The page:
STONEY WOOD LAKE (also called Stoneywood Lake) is a little-known and relatively undisturbed site on the northern edge of Mill Hill, London NW7. The lake is nearly 300m long, narrow at its northern tip but spreading to a width of 50m at its southern end. It is mainly fringed by undisturbed woodland (Stoney Wood), but its northern tip opens out onto Mill Hill golf course. The lake is in the care of the Environment Agency.
Address: nearest post code NW7 3HH (Map:; OS grid reference TQ205936)
Stoney Wood Lake was formed by the damming of Deans Brook, which passes through the northern fringes of Edgware and Mill Hill to join the Silk Stream, which then flows into Brent Reservoir. The lake is managed by the Environment Agency as a flood storage area (FSA) to protect downstream communities from flash floods, which have in the past caused the deaths of children playing by the brook. A couple of metres behind the original low dam, the Environment Agency has constructed an ugly rusting metal dam some 2.5m high. This is designed to hold back flood water, with a exit culvert sized to limit the downstream flow to a predetermined amount.
Most of the lake has natural margins and is surrounded by minimally managed woodland and a few stands of Typha latifolia (greater reedmace, cattail). The narrow northern end of the lake is flanked by managed golf course grassland. The site is disturbed to some extent by the noise of traffic on the nearby motorway and railway.
BIRDS The lake regularly supports common water birds such as Mallard, Tufted Duck, Coot and Moorhen. Cormorant, Grey Heron, Kingfisher and Grey Wagtail may also be seen here. The surrounding area hosts typical birds of suburban woodland such as assorted tits, 'peckers and corvids.
OTHER VERTEBRATES Grey Squiffle, Red Fox and Muntjac may be seen in the surrounding woodland, and the site presumably hosts various smaller vertebrate critturs. Further information needed, please.
INVERTEBRATES Information needed, please.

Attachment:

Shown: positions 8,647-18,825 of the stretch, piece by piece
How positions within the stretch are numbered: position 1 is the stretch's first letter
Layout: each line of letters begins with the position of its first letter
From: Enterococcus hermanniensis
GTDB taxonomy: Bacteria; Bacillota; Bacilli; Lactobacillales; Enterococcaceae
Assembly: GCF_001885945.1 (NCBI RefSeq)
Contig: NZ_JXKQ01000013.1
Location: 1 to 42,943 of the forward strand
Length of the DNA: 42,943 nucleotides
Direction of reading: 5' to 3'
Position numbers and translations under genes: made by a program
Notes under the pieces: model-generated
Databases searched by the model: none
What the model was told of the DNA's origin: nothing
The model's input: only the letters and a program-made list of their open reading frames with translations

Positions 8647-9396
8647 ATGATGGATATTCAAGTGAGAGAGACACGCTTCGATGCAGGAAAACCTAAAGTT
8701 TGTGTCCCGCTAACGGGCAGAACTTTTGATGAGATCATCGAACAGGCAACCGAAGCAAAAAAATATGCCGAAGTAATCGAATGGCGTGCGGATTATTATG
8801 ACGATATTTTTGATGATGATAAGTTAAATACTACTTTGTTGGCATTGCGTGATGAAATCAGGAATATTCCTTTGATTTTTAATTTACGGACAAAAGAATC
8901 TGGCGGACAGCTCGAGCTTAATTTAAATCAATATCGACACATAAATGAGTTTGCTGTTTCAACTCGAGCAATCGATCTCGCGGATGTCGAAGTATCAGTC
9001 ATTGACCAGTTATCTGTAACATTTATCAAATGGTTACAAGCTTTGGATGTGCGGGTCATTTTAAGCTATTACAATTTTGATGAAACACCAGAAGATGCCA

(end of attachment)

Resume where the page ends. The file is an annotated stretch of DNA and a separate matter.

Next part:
DIRECTIONS The site has two main access points: one involves a potentially muddy woodland footpath; the other depends on negotiating flying golf balls, a fence and a locked gate.
For the first access point, park your car where Ellesmere Avenue bends right and becomes The Fairway. By public transport, you can reach this point by taking bus 113 or 186 (both of which serve Hendon and Edgware tube stations), alighting on Edgware Way at a stop that is just called “Edgware Way”, and then walking north for 500m through the length of Stoneyfields Park and along a footpath that passes under a railway viaduct and the M1 motorway. From the Ellesmere/Fairway junction, walk north-west between some garages and a block of council flats, past a sign reading “No private unauthorised vehicles beyond this point”. Keep close to the wall and fence on your left, and you will find yourself on a rough footpath that meanders through Stoney Wood alongside Deans Brook. But if the weather has recently been wet, the path will be muddy and you may have trouble negotiating side streams flowing down from Moat Mount and Highwood Hill. Eventually you come out onto a broad track beyond which is the metal dam designed to contain floodwater. If you follow the dam to the right, you will find that the ground level gradually rises until you can step over the dam and walk back to the left to view the lake.
For the second (and generally easier) access point, park your car at the Barnet Way (A1) end of The Fairway or take a 292 bus (or a 606, 614 or 644 at various weird times) along Barnet Way to the Fairway stop. Walk north on Barnet Way and turn left to follow the southern edge of Mill Hill golf course, dodging hooked golf balls, until you spot a padlocked seven-bar metal gate next to what seems to be a depot for golf course maintenance vehicles. Do not risk damaging the gate or the adjacent fence by climbing over them; instead, walk left round the end of the fence and follow the track to the dam. Alternatively, you may wish to continue across the golf course to view the northern tip of the lake from a footbridge.
ACCESS The Stoney Wood Lake site is not officially open to the public, but it does not seem to be patrolled, so what the hell!
FACILITIES Someone has left a handy plastic chair behind the rusty dam, allowing you to relax in comfort while viewing the lake across the original lower dam. Otherwise, there are no facilities on the site. However, if you need them, you may be able to use the facilities at the golf club (I haven’t tried). The nearest shops are at Apex Corner (Northway Circus).
None as yet
This page has been prepared by Andrew Haynes, who only discovered the site in 2013, despite having lived within a couple of miles of it for more than 40 years. If you are familiar with the site, please correct, expand and/or update this information (and delete or amend this paragraph).